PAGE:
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Kington Location

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Hanter Walk 1

Hergest Herrock

Whet stone on hergest

TRAVEL AND TRANSPORT

By train The nearest train station approaching from England is at Hereford (20 miles). The closest stations approaching from Wales are Knighton and Llandrindod Wells (both are on the Central Wales line).

By bus There is a frequent bus service from Hereford to Kington (routes 461, 462, 463). But not on Sunday. Information on all bus services in Herefordshire is available at www.herefordmove.org. For timetable queries call traveline on 0871 200 22 33 or go to www.traveline.info. For information on bus services from Llandrindod Wells to Kington call Sargeants Buses on 01544 230 481. For information on bus services from Knighton to Kington call 0871 2002233.

Bus passes Only Herefordshire concessionary passes are valid for journeys into Wales (Powys). All other English passes are only valid in Herefordshire (not valid for journeys into Wales). Powys residents can use into Herefordshire.

Sunday We will provide free transport to Hereford Station, leaving Kington at 5:30pm. Please email us in advance if you wish to make use of this service.

By car The town of Kington is easily reached by car, being on the A44 from Worcester to Rhayader and the A4111 from Hereford.

Car parking There will be free car parking in Kington's public council car park for the four days of the walking festival! The walking festival is organising that the car parking charges in Mill Street car park will be waived for the four days from September 15th - 18th 2016.

Parking at the Co-op Benjamin Jones, Manager of The Co-op’s Crabtree Road, Kington, store, said: “The Co-op is pleased to support the 5th annual Kington Walking Festival. The event is a great way to encourage members of the community and visitors to explore the history and beauty of Kington and the surrounding area, and as a community retailer, we are delighted to support and encourage its work to promote healthy and active lifestyles locally. The Co-op’s food store in Kington will relax parking controls on its car park for the duration of this year’s event.”

kington tic map 4

You can download an information sheet about Kington here pdfKington-information-sheet.pdf

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Kington Town

Kington is one of the great small towns of Britain: an elegant mediaeval market town, still in everyday use by some of the descendants of the people who built it. The Kington hinterland was once one of the country's largest Neolithic settlements, and is studded with Bronze Age tombs, mediaeval mottes and baileys and ancient churches. Kington is situated close to the Welsh border and for centuries was a centre for cattle drovers. Present day walkers are spoilt for choice. The Offa's Dyke Path national trail and the Herefordshire Trail run through Kington and the 30 mile Mortimer's Trail from Ludlow finishes at Kington. In addition a web of footpaths, accessible on foot from the town centre, awaits discovery.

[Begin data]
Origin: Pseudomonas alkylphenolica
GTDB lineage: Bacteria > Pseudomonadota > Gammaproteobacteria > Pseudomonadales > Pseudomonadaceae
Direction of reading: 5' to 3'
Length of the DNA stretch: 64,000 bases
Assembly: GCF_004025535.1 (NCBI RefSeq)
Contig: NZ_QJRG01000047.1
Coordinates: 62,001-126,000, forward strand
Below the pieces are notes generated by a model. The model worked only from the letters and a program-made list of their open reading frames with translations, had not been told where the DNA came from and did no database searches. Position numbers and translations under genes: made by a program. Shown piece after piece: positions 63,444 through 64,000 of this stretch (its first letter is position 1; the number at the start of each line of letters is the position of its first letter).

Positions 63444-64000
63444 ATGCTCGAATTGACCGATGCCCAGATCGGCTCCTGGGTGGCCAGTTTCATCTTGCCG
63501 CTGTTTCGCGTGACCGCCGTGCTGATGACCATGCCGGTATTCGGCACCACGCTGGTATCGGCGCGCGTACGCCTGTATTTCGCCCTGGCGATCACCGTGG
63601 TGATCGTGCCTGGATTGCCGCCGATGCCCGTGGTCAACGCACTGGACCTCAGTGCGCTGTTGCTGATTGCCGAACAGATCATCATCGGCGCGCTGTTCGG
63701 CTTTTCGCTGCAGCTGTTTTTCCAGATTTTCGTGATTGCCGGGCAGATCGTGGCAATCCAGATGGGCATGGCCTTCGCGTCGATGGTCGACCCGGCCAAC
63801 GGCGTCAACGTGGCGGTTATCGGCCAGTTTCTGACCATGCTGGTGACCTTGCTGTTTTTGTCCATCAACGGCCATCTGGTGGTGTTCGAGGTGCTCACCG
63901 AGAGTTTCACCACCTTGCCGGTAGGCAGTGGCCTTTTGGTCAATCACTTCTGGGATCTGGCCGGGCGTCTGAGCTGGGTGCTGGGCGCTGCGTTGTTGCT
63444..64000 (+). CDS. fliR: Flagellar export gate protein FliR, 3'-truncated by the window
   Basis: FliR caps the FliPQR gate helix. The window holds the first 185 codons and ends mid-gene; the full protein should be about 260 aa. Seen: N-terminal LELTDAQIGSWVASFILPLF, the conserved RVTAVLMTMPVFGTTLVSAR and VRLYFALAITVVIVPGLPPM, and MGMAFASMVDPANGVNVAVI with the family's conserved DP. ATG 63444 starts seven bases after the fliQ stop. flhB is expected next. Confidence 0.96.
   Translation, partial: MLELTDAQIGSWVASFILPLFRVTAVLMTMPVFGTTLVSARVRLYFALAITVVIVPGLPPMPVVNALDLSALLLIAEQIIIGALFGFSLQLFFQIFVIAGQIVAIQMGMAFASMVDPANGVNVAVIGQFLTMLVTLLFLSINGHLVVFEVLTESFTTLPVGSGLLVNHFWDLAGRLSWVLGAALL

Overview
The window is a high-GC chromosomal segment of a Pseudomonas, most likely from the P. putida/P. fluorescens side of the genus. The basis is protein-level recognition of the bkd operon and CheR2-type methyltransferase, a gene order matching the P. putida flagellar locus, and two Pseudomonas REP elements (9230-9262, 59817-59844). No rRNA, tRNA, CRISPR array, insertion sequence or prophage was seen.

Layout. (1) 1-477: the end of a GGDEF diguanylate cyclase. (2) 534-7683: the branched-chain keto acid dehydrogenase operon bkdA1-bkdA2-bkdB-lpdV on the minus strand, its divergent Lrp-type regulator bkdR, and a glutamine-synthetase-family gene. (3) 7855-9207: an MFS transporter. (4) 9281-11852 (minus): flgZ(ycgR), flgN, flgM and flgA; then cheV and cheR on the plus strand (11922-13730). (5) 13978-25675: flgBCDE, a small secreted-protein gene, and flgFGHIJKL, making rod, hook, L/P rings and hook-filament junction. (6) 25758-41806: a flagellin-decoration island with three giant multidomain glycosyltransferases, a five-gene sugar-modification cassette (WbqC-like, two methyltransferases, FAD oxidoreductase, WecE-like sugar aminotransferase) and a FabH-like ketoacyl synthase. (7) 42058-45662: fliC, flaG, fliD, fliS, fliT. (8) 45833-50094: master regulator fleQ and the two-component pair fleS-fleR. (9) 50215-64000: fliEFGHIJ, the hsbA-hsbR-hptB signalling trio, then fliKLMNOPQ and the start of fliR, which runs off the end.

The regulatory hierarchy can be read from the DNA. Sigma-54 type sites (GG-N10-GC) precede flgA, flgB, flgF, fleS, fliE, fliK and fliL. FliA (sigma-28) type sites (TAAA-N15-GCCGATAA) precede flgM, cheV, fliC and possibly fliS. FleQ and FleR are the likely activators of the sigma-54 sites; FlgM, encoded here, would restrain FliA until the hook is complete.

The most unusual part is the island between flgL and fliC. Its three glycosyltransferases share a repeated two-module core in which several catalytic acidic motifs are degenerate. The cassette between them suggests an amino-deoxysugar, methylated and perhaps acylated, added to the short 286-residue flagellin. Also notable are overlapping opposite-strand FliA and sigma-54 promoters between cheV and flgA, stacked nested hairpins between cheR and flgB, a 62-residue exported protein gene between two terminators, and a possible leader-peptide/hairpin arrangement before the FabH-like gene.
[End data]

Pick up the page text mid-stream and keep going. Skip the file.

Kington is home to England's highest 18 hole golf course. Other attractions include the nationally renowned gardens of Hergest Croft, a small breeds farm park and owl centre and a small award-winning Town Museum. Rising above the town our beloved Hergest Ridge affords wonderful views over Radnor Forest, to the Black Mountains, the Brecon Beacons, the Shropshire, Malvern and Cotswold Hills. Indeed, for many inhabitants, it is the glorious countryside which surrounds it that is Kington's greatest asset.

Kington Tourist Information Centre is manned by an enthusiastic group of volunteers belonging to the Kington Tourist Group who provide information on Kington and the surrounding countryside.

There are several independent shops that offer great personal service: two family butchers, a deli, a fishmonger and greengrocer, a vintage shop and another for restored tools, a kitchen shop and ice cream parlour and a gift shop plus a market on Friday offering fresh vegetables, artisan bread and a range of mutton products (as featured on Country File).

Kington is an historic market town on the English/Welsh border, and though on the western side of Offa's Dyke, it has been an English town for a thousand years.